With $2 million pumped into its strongbox, a Denver-based startup is fueling its fracking technology.
Fracture ID records the vibrations as oil and gas operators drill wells, data its says customers can use to learn about surrounding rock formations and to boost oil and gas production per well.
The startup has raised $2 million as of July 25, according to an SEC filing. And the company announced in a press release on Friday that venture capital firm Energy Innovation Capital is an investor.
Fracture ID president Chris Neale said the company is looking to hire more employees and to develop its technology so that customers can monitor the rock around each well in more detail as they drill.
“We can hire some more people to help us around (technology development), to really increase our sales and marketing efforts and to develop a custom-acquisition tool,” said Neale. “We’re looking at a higher resolution tool and a real-time tool.”
To fracture rock, oil and gas operators insert a pipe with small perforations into a well and inject it with fluid. The pressurized fluid fractures the rock when it escapes through the perforations.
For a given type of rock, a well design creates the most fractures at the lowest cost. But because operators space pipe perforations at regular intervals, a single perforation might fracture different types of rock.
Neale said oil and gas operators are starting to realize that spacing perforations to fracture one type of rock at a time could incrementally increase their production in every well.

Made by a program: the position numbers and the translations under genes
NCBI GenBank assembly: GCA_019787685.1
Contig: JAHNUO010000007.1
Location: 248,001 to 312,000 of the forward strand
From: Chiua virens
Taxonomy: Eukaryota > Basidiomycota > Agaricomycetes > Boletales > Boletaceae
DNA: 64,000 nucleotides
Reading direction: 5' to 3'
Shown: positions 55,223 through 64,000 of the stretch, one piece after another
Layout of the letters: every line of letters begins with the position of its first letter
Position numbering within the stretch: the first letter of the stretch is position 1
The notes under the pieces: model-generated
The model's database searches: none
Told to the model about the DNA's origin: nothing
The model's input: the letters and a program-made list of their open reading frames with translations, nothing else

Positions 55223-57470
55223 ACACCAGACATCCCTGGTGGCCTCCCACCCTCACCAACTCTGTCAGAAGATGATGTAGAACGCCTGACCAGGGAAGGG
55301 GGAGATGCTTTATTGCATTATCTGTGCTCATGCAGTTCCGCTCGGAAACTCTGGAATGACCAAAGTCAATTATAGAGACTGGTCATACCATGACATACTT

“What we’re trying to do is help them to target those perforations,” said Neale. “For the same amount of fluid that you’re pumping, you can create more fractures and you should produce more oil.”
Traditionally, to learn about the rock surrounding a hydrocarbon deposit, oil and gas companies have measured how quickly sound waves travel through rock or how much radioactivity they emit.
Fracture ID takes a different approach. It records how the drill bit vibrates as it drills through the rock.
Neale said that method is more accurate and more economical. The instrument used to measure vibration is cheaper than the tools to collect sound data and (unlike recording sound data, which usually requires operators to pause drilling), Fracture ID’s method saves time by recording data in the midst of drilling.
The company has monitored 35 wells with 11 different customers since 2015 and projects that it will monitor as many as 90 wells this year.
Fracture ID charges customers by the well. Price depends on the length of the well and drill time. Generally, taking measurements for a 5,000-foot well costs $30,000 and a 10,000-foot well costs $45,000 to $50,000. Neale said most wells cost oil and gas operators between $6 million and $10 million total to drill and complete.
Josh Ulla, the company’s director of business development, called this summer “the perfect storm” for Fracture ID: oil prices and rig counts are rebounding, just as Fracture ID’s product is hitting the market.
“We’re just at the point now where it’s just going to be everywhere,” said Ulla.
The company has three positions open on its website. Ulla said he would like to hire a sales team in Houston and possibly Denver soon, too.